September 24, 2014
For art director Mikal Strøm growing up didn’t turn out exactly as expected. At 31, he’s happy to have settled in Oslo, a city without flying cars, but a blooming coffee scene. “Over the last 5 years, small niche coffee shops and roasteries have been popping up in Oslo’s short streets and hidden alleyways, roasting and brewing the world’s finest coffee.”
I think I was born a technological optimist. I remember walking to primary school, probably 12 years old, thinking that I will never do drugs because I don’t want to die of an overdose before the year of 2ooo, because that’s when the world will have flying cars. I was convinced that all governments, or a secret top government ruling over all other governments, were planning a year 2000 surprise with all kinds of sci-if stuff. I was really looking forward to it. And I remember newspapers writing about «the ecstasy epidemic» and people dying at rave parties. This epidemic seemed so massive that I saw it as a roll of the dice wether I would experience the new millennium or not.
Now it’s 2014, I’m 31 and I didn’t die at a rave, and there are still no flying cars. At least not in Oslo, where I more or less have been living since I was born. Despite the lack of flying cars, the city is quite amazing. It’s the perfect combination of nature and architecture, grass and asphalt, water and air. And the best part, I think, is the size. I can walk or ride my bike wherever I want to go.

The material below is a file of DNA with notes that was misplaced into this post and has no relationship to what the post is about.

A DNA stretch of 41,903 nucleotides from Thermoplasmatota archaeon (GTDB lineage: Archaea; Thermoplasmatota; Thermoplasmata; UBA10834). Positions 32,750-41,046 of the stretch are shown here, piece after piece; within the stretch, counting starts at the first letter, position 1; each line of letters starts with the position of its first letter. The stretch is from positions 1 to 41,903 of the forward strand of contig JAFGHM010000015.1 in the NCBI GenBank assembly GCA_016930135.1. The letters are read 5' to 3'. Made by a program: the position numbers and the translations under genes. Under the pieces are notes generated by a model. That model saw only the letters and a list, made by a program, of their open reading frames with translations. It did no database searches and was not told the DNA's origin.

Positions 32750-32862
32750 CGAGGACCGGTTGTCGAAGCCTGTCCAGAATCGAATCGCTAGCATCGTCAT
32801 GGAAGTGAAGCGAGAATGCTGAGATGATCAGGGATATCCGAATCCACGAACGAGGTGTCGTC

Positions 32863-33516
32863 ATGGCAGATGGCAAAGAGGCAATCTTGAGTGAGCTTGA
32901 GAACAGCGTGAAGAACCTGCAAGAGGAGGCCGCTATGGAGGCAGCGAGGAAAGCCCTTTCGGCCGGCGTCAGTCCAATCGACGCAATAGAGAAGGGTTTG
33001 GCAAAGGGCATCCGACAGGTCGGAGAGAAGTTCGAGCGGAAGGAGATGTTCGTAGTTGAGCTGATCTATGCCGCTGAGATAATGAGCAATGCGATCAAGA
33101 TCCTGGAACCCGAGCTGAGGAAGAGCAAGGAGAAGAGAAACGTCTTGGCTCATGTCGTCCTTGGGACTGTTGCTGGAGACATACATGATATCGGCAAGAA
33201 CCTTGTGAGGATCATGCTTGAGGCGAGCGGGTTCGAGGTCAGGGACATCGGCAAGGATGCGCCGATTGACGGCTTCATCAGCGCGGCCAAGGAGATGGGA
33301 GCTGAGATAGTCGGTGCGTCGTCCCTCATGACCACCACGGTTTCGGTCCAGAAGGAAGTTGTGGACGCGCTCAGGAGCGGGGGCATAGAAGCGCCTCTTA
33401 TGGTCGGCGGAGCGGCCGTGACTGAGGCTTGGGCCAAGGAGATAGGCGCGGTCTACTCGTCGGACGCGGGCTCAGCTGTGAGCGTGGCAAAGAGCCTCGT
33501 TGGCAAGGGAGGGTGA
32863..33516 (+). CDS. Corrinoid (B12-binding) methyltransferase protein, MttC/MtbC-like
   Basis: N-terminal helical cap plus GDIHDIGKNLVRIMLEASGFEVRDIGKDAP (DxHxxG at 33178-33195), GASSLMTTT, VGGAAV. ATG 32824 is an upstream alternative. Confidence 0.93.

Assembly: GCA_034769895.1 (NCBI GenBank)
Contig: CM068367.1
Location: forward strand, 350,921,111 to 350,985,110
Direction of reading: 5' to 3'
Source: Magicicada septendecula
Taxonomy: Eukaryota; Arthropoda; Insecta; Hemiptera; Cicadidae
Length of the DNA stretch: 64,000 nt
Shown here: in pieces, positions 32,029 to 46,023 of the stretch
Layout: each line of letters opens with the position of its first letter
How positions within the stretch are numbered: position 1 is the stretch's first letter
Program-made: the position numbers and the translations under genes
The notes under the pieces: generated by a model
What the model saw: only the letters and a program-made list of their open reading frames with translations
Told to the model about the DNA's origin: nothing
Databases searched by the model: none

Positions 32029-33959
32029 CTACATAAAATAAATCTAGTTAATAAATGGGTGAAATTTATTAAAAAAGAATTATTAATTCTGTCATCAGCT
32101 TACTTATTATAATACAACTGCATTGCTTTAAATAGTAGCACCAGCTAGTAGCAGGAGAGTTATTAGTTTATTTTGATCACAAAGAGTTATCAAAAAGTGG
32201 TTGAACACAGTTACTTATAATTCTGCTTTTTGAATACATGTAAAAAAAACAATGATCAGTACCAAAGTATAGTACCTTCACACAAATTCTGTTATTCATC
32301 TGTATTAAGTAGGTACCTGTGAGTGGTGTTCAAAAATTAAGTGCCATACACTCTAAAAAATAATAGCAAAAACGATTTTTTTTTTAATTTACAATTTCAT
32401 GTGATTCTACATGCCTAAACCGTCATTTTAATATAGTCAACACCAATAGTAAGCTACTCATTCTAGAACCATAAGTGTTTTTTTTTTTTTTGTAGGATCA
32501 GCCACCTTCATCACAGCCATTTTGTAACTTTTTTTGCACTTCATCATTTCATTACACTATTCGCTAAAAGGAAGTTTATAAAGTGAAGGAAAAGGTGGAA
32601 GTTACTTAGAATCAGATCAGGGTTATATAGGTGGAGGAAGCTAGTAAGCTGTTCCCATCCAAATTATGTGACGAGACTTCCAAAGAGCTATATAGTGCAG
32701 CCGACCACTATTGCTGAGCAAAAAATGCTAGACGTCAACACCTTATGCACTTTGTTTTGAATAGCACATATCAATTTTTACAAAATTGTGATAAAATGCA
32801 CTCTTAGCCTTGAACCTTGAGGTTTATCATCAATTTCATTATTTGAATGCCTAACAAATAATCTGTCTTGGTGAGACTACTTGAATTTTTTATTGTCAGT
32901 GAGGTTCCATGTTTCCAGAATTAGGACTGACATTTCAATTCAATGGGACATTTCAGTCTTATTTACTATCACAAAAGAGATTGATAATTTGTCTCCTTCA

Growing up I have been somewhat restless, thinking Oslo is too small to offer everything I might want in the future. When you’re younger I think it’s normal to want everything, and then as you grow older, settle with having what you need. The beauty of Oslo is not just that the city keeps changing and expanding all the time, but that it’s so small and I know it so well that every little tweak becomes noticeable. Because of that, everybody has an opportunity to take part in the process and together shape what this city is to become.
Working as a creative director, this evolution inspires me to become part of the city’s process. I like to see how new things pop up, get norwegianized, and how people interact with the new wants which quickly become their needs.
An example of this is Oslo’s rising coffee scene. Coffee came to Oslo pretty late. Our first coffee shop opened in ’94, and today we have over a hundred coffee shops. Over the last 5 years, small niche coffee shops and roasteries have been popping up in Oslo’s short streets and hidden alleyways, roasting and brewing the world’s finest coffee. We’re sort of a late bloomer, but when we bloom, we bloom nicely. Pun intended.